We envision a future where API designers will always include usability as a key quality metric to be optimized by all APIs and where releasing APIs that have not been evaluated for usability will be as unacceptable as not evaluating APIs for correctness or robustness. When designers decide usability must be compromised in favor of other goals, this decision will be made knowingly, and appropriate mitigations will be put in place. Researchers and API designers will contribute to a body of knowledge and set of methods and tools that can be used to evaluate and improve API usability. The result will be APIs that are easier to learn and use correctly, API users who are more effective and efficient, and resulting products that are more robust and secure for consumers.
This article follows from more than a decade of work on API usability by the Natural Programming group at Carnegie Mellon University by more than 30 students, staff, and postdocs, in addition to the authors, and we thank them all for their contributions. We also thank André Santos, Jack Beaton, Michael Coblenz, John Daughtry, Josh Sunshine, and the reviewers for their comments on earlier drafts of this article. This work has been funded by SAP, Adobe, IBM, Microsoft, and multiple National Science Foundation grants, including CNS-1423054, IIS-1314356, IIS-1116724, IIS-0329090, CCF-0811610, IIS-0757511, and CCR-0324770. Any opinions, findings, and conclusions or recommendations expressed in this material are those of the authors and do not necessarily reflect those of any of the sponsors.
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4. Clarke, S. API Usability and the Cognitive Dimensions Framework, 2003; http://blogs.msdn.com/stevencl/archive/2003/10/08/57040.aspx
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8. Faulring, A., Myers, B.A., Oren, Y., and Rotenberg, K. A case study of using HCI methods to improve tools for programmers. In Proceedings of Workshop on Cooperative and Human Aspects of Software Engineering at the International Conference on Software Engineering (Zürich, Switzerland, June 2). IEEE Computer Society Press, Washington, D.C., 2012, 37–39.
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a. We are collecting a list of usability concerns and problems with APIs; please send yours to author Brad A. Myers; for a more complete list of articles and resources on API usability, see http://www.apiusability.org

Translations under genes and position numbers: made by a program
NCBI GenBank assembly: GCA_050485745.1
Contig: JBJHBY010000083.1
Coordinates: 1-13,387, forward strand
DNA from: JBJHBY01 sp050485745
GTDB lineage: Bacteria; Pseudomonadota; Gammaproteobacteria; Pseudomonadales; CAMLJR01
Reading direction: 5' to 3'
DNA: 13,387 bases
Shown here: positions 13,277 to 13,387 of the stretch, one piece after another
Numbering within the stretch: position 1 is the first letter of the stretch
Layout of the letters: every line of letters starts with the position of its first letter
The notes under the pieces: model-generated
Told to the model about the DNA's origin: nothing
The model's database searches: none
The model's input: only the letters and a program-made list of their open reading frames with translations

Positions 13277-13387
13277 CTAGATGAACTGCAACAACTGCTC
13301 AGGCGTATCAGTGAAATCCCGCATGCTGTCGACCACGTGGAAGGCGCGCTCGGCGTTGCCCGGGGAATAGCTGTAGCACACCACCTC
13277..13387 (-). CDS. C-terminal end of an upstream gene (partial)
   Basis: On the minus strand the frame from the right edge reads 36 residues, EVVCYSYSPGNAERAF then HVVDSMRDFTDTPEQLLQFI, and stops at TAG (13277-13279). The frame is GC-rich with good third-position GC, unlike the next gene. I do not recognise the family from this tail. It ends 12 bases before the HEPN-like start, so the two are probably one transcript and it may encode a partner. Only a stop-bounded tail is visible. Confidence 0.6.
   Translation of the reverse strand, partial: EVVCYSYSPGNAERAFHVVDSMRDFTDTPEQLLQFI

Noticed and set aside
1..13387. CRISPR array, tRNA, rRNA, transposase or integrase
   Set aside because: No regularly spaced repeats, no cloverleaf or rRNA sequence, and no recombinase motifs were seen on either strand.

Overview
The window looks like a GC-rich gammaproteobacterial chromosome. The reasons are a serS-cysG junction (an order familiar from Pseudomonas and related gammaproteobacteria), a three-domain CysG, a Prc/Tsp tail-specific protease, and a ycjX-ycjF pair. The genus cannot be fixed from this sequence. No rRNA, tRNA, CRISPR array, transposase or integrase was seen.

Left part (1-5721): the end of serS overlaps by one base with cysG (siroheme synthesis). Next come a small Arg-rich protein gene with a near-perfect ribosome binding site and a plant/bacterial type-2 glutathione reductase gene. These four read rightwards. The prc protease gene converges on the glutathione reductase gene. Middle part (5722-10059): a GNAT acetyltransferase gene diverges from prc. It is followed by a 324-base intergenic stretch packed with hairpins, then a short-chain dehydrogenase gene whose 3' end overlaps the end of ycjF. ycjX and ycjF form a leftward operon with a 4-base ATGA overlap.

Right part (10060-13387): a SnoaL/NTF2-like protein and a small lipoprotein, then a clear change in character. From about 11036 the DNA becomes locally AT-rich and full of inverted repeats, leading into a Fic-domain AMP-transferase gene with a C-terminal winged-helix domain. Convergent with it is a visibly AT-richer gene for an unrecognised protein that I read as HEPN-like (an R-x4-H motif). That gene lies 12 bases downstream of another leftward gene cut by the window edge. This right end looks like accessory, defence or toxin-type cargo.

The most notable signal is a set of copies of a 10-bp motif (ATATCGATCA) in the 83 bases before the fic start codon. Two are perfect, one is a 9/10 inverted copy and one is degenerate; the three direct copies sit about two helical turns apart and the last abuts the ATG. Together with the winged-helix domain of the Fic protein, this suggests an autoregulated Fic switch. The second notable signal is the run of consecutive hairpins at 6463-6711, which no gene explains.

Figure 2. Method names are so long users cannot tell which of the six methods to select in autocomplete;1 note the autocomplete menu does not support horizontal scrolling nor does the yellow hover text for the selected item.
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The following letter was published in the Letters to the Editor in the August 2016 CACM (http://cacm.acm.org/magazines/2016/8/205034).
I doubt many software developers were surprised by Brad A. Myers's and Jeffrey Stylos's conclusions in their article "Improving API Usability" (June 2016). I anecdotally suspect most poor API designs are based on what the implementation does rather than what the user needs.
API designers know the implementation too well, suffering from the curse of knowledge. The API makes sense to them because they understand the context. They do not consider how an API can be confusing to users without it. Worse yet, implementation details could leak into the API without the designer noticing, since the delineation of the API and feature implementation might be blurred.
I agree with Myers and Stylos that the API should be designed first. Design and code operational scenarios to confirm API usability before diving too deeply into feature design and implementation. Spend time in the mind-set of the user. The scenario code used to confirm the API can also be reused as the foundation of test code and user examples.
Myers and Stylos recommended avoiding patterns. Creation patterns involve API complications beyond usability. Gamma et al.(1) defined creation-method names that suggest how the returned object was constructed; for example, factory-, singleton-, and prototype-created objects are acquired through create, instance, and clone, respectively. Not only do these different object-acquisition-method names create more API confusion, they violate encapsulation, since they suggest the creation mechanism to a user. This naming constraint limits the designer's ability to switch to a different design-pattern mechanism. Gamma et al. also failed to define creation-pattern clean-up mechanisms that are critical in C++, one of their example languages.
I prefer to unify my creation-pattern objects by defining acquire to acquire an object and release to release an object when it is no longer being used. These unification methods encapsulate the creation pattern and provide for clean up, as well. They yield a consistent API based on user need rather than on an implementation-creation mechanism.
They also affect usability, however, since they are not standard nomenclature, so I take it one step further for APIs used by others. I use the Pointer to IMPLementation, or PIMPL, idiom to create a thin API class that wraps the functionality. The API class calls acquire in its constructor and release in its destructor. Wrapping the unification methods within the constructor and destructor results in an API that uses the source language's natural creation syntax yet still offers the advantages of the creation design patterns within the underlying implementation.
(1) Gamma, E., Helm, R., Johnson, R., and Vlissides, J. Design Patterns. Addison-Wesley, Reading, MA, 1995.